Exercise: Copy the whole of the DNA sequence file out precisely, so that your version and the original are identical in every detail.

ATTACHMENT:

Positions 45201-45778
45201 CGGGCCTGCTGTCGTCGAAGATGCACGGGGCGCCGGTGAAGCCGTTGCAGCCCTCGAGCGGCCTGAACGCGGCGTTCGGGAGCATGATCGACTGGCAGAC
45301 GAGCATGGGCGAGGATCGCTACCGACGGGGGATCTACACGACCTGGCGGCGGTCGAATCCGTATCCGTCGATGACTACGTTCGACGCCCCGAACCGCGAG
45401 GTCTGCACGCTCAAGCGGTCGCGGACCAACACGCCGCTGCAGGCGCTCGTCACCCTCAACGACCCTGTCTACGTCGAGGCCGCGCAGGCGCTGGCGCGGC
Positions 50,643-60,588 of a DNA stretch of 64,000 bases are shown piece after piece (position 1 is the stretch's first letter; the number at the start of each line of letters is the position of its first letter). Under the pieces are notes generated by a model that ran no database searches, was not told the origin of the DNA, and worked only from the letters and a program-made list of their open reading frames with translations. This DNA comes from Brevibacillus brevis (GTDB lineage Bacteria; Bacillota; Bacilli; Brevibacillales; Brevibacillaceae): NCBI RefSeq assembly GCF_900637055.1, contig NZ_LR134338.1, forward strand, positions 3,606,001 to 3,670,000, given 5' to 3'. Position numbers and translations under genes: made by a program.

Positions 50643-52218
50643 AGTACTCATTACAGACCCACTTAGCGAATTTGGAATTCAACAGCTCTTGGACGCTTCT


Positions 45201-45778
45201 CGGGCCTGCTGTCGTCGAAGATGCACGGGGCGCCGGTGAAGCCGTTGCAGCCCTCGAGCGGCCTGAACGCGGCGTTCGGGAGCATGATCGACTGGCAGAC
45301 GAGCATGGGCGAGGATCGCTACCGACGGGGGATCTACACGACCTGGCGGCGGTCGAATCCGTATCCGTCGATGACTACGTTCGACGCCCCGAACCGCGAG
45401 GTCTGCACGCTCAAGCGGTCGCGGACCAACACGCCGCTGCAGGCGCTCGTCACCCTCAACGACCCTGTCTACGTCGAGGCCGCGCAGGCGCTGGCGCGGC
Positions 50,643-60,588 of a DNA stretch of 64,000 bases are shown piece after piece (position 1 is the stretch's first letter; the number at the start of each line of letters is the position of its first letter). Under the pieces are notes generated by a model that ran no database searches, was not told the origin of the DNA, and worked only from the letters and a program-made list of their open reading frames with translations. This DNA comes from Brevibacillus brevis (GTDB lineage Bacteria; Bacillota; Bacilli; Brevibacillales; Brevibacillaceae): NCBI RefSeq assembly GCF_900637055.1, contig NZ_LR134338.1, forward strand, positions 3,606,001 to 3,670,000, given 5' to 3'. Position numbers and translations under genes: made by a program.

Positions 50643-52218
50643 AGTACTCATTACAGACCCACTTAGCGAATTTGGAATTCAACAGCTCTTGGACGCTTCT